When bringing up the Père Lachaise, one often finds that it’s mentioned in conjunction with phrases like “I meant to go there, but didn’t have time”, “there’s this place where famous people are buried...what was it called?”, “I never thought of going there” or even “I didn’t know about it”. Despite the general lack of public - at least outside of France - awareness of this unique Parisian locale, it is nonetheless an important and worthwhile place to visit, both in terms of historic and aesthetic value.

The cemetery itself houses such distinguished luminaries as Molière (French playwright), Oscar Wilde (Irish playwright, poet and novelist), Chopin (Polish pianist and composer) and Jim Morrison (American singer with band The Doors). So as you can see, the residents of this Paris cemetery are certainly cosmopolitan by nature, with this being but the smallest selection of those at rest there, which numbers around 300,000.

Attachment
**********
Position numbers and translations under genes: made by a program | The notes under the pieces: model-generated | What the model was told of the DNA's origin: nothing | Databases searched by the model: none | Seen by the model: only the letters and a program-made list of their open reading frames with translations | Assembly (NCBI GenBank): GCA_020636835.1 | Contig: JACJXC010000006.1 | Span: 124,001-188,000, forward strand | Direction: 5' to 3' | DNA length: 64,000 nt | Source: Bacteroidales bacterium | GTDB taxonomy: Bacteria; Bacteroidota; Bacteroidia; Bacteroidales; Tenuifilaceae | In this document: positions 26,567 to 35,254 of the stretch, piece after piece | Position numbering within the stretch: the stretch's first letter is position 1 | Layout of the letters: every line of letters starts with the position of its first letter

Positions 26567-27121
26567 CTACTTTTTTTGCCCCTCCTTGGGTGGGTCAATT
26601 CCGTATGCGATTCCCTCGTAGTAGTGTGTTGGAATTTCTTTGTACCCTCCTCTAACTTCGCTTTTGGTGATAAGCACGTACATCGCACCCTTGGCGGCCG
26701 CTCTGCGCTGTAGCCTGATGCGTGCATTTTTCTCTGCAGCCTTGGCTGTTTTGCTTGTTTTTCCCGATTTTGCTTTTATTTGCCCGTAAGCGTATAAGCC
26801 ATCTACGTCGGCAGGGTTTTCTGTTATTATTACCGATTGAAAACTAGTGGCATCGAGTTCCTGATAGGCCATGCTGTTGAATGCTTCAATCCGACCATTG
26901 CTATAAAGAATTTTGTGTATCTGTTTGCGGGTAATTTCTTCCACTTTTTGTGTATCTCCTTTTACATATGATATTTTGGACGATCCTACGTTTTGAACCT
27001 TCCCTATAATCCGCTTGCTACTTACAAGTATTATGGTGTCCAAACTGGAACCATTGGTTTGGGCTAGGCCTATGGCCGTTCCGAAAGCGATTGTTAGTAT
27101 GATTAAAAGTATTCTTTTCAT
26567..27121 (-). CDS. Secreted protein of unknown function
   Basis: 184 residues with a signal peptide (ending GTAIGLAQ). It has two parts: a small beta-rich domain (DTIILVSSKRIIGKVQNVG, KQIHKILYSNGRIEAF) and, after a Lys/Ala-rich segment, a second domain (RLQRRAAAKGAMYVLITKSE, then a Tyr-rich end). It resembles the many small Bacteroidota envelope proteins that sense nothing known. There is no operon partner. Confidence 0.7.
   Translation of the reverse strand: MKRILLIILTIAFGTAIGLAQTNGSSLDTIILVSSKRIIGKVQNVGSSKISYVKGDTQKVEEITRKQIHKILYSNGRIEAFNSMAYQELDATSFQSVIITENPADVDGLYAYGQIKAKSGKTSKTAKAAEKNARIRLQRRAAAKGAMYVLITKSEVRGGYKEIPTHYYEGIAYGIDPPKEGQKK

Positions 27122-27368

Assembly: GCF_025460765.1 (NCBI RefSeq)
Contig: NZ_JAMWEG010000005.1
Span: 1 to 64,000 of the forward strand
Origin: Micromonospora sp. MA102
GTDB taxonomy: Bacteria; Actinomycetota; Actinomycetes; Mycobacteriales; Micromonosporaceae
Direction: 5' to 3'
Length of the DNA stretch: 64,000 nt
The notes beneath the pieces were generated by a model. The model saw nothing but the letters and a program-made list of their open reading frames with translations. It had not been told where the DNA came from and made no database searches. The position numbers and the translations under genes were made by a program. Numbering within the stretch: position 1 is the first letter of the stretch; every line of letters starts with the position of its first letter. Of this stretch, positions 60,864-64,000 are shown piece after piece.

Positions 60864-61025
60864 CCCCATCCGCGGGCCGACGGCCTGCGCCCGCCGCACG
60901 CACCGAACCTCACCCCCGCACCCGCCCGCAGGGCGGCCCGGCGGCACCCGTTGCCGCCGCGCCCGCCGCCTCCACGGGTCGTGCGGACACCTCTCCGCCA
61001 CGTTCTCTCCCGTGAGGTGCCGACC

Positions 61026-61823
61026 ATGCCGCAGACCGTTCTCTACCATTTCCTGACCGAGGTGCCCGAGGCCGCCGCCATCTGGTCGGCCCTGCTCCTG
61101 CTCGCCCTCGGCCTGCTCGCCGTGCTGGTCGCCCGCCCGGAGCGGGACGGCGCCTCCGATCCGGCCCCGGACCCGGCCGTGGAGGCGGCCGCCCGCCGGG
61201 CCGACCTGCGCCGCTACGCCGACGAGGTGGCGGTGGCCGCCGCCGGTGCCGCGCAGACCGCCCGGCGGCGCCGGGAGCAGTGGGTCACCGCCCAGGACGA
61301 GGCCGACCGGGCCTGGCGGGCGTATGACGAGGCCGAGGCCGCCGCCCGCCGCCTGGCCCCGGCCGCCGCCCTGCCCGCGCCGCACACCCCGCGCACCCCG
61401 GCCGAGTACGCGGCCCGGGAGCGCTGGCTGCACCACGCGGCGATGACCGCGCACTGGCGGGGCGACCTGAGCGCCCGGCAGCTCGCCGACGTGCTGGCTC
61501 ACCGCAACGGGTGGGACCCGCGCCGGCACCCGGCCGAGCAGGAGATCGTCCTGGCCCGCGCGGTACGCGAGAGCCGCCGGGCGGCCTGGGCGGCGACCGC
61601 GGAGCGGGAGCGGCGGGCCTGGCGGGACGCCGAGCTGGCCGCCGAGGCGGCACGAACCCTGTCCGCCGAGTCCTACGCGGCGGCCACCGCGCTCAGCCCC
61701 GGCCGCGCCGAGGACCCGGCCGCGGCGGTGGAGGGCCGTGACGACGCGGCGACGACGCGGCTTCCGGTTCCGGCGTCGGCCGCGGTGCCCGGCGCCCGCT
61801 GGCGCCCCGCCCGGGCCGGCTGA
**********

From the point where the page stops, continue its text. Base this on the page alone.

Allegedly also one of the most famous cemeteries in the world, it’s situated on Boulevard de Ménilmontant and is easily accessible via the city Métro, with two different stops at different entrances to the cemetery, allowing for varied approaches, depending on how you feel (one particular stop is preferred, as it tends to allow tourists to enter relatively near the grave of Oscar Wilde and from there, visit the rest of the cemetery.